Original or Copy?

Which do I think I am?

Here’s the challenge:

“Every man is born an original, but sadly, most men die copies.”

Abraham Lincoln

But he himself was born an original and remained so to the last day of his life. The photo above shows a young Lincoln, about 1846-7, twenty years or so before the severest testing of his life, and of the nation’s.

And here he is in 1865, prematurely old, worn down, under immense pressure —  but still an original. This photo was taken by Alexander Gardner, an assistant to Matthew Brady, great photographer of the Civil War. The glass plate was broken at some point in its history.

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15 Responses to Original or Copy?

  1. Therese Bertsch says:

    I cannot even imagine what life was like for Lincoln. I shudder every time I watch, read, or hear about the Civil War. Scholars always refer to WW I as a war with unanticipated crisis and unimagined death counts. I am sure it was a horror but the Civil War rips the heart out of me in much the same way as the current polarization of the politics of our country. But…. inch by inch I believe we work toward consciousness and a transformative life. Let us hope! As to the central question if not me, then who? That’s the rub. It takes going through the fires of hell to crack open the shell of the unauthentic person trying to navigate daily life and then only by the force (grace as it is known in some circles). What’s fabulous about life is we have the power to help one another grow and claim our voice with as much or more force than life experiences that make one shy about coming out! I think your hot chocolate treats, pictured previously, help a lot (smile). You are so good at knowing what helps.

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  2. Trish MacNeil says:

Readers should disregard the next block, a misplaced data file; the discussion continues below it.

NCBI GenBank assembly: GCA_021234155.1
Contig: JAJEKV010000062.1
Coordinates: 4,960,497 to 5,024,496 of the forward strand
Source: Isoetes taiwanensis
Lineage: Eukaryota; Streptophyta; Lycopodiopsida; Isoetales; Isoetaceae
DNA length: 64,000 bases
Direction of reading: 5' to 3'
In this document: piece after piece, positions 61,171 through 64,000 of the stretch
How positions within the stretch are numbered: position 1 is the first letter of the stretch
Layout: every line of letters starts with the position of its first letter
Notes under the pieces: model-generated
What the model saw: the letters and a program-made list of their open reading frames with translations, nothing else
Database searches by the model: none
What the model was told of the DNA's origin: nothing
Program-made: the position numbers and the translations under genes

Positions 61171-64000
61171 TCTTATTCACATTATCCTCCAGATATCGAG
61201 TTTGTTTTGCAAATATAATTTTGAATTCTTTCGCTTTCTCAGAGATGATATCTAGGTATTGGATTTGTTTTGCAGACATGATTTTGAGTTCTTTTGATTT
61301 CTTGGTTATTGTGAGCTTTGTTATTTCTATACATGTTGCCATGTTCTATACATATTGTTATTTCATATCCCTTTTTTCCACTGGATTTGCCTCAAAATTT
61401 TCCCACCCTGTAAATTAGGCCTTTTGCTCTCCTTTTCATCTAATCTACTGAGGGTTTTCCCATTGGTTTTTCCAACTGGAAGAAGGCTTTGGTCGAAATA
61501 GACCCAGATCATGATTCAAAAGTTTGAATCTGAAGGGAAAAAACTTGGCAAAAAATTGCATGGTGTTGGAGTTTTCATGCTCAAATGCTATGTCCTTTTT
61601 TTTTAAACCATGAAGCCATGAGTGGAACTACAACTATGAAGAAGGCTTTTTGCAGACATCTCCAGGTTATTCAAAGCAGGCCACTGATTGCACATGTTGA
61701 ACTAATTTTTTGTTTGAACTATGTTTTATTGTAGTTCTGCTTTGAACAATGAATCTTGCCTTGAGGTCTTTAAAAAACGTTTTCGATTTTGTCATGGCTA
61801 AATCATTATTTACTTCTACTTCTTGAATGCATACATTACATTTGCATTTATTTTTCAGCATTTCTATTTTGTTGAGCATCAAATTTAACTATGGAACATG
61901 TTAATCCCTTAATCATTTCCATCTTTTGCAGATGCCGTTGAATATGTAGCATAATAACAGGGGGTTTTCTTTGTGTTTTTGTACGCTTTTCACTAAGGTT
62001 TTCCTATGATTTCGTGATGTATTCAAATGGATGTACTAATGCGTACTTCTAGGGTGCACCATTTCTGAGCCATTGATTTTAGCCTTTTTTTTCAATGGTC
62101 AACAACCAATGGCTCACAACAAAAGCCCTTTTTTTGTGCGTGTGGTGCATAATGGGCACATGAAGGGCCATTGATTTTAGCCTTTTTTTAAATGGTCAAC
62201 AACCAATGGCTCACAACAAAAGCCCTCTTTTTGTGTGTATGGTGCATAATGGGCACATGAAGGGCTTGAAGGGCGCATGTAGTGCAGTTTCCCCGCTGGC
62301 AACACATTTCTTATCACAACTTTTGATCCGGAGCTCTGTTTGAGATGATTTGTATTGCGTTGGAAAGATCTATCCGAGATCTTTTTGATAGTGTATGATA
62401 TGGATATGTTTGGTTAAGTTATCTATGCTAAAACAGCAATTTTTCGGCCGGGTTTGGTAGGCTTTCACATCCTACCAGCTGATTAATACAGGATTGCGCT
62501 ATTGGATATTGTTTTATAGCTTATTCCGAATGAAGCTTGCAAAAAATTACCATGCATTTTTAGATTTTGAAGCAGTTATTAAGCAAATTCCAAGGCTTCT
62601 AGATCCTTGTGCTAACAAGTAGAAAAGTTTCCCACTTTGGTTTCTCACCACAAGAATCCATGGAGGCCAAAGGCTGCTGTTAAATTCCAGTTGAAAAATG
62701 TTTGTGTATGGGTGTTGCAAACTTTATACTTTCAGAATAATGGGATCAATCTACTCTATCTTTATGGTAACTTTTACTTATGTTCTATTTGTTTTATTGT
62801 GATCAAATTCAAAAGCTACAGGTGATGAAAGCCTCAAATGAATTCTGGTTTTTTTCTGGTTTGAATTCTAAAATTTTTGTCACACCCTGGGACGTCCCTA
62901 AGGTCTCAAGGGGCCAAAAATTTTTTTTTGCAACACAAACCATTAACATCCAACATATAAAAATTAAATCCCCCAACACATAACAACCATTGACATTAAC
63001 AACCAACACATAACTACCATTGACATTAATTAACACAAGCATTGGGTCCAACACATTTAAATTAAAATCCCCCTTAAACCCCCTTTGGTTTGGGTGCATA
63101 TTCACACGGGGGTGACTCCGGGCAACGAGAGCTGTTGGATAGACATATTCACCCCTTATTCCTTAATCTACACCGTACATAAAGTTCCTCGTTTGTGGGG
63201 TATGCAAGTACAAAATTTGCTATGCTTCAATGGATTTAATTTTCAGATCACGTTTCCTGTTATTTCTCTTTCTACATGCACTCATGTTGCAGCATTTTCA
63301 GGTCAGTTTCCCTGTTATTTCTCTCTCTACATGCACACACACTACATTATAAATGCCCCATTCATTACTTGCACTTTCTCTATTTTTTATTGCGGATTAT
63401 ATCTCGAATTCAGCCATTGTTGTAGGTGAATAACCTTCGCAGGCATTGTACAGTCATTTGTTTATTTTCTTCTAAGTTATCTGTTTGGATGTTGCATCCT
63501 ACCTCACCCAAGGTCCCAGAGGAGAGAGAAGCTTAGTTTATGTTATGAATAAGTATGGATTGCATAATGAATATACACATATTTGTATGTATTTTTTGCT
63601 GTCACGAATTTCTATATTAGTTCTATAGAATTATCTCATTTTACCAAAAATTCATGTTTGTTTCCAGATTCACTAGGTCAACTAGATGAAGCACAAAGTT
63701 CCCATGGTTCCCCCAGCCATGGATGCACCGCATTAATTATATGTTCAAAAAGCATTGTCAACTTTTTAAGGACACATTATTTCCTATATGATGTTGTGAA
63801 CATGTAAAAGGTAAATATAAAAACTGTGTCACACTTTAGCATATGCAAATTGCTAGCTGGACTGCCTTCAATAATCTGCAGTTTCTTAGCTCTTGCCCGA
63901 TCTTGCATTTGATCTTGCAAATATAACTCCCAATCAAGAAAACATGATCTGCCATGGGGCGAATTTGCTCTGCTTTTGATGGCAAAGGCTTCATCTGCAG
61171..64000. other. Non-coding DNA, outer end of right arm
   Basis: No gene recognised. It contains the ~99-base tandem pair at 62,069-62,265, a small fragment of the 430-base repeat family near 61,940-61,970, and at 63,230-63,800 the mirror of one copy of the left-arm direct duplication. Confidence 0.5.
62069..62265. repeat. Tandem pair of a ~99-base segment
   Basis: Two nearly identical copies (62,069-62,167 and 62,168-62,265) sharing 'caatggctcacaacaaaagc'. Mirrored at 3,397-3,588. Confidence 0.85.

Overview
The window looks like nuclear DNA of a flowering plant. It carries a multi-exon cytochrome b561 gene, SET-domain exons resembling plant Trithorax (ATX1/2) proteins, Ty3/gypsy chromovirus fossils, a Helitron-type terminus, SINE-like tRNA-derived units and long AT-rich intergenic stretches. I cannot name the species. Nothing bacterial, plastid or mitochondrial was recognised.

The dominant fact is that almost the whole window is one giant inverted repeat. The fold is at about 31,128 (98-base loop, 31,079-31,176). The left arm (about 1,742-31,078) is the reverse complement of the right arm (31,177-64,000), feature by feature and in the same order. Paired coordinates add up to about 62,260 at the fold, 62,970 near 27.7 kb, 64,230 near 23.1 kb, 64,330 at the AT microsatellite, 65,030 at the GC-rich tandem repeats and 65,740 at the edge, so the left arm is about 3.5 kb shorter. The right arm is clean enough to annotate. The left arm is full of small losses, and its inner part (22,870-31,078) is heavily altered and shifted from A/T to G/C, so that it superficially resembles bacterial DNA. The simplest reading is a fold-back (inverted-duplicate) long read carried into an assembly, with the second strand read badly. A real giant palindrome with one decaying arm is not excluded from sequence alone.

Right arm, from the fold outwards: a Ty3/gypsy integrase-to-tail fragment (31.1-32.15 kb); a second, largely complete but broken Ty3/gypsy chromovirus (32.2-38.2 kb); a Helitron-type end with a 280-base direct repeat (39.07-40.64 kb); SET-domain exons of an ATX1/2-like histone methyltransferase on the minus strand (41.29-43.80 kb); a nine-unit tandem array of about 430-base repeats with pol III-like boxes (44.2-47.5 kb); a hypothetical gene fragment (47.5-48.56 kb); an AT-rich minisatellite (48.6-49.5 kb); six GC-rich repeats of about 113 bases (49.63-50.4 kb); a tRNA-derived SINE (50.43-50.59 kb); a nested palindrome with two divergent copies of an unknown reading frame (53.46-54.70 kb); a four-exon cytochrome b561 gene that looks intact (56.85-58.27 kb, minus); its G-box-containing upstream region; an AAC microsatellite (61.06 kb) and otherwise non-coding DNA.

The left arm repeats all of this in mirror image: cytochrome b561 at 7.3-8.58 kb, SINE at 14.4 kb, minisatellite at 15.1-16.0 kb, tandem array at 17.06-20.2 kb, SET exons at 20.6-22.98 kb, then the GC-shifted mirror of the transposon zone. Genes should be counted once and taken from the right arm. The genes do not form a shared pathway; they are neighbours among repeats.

I was an original child, turned into a copy from my late teens through my 40s, and am slowly coming round to the original, though with modifications. I imagine a few manage to remain true to their original selves but I doubt anyone arrives at old age without some revisions.

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    • Touch2Touch says:

      The revisions don’t matter, they’re part of the artist’s working and reworking —
      That’s a different thing from becoming a copy (for lots of reasons, most having to do with society’s pressures).
      It happens to most, it’s the recovery that counts. You are one of the most original people I know! Therese is another — And Mercy — And —
      Come to think of it, I’m so LUCKY to know a lot of originals and be inspired by them.

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      • Mercy says:

        Aw Judy, I don’t know what to say about this undeserved shout-out! I think some people call out the best in us and we respond by being our original true selves with them; there are other times, situations, and people that can leave us nodding and blending in with the landscape. But I liked Therese’s more profound explanation of what happens when life experiences “crack open the shell” forcing us to examine our inauthenticity and helping us become closer to our true selves in all situations and with all people. I see you and Therese as one of those “originals” myself…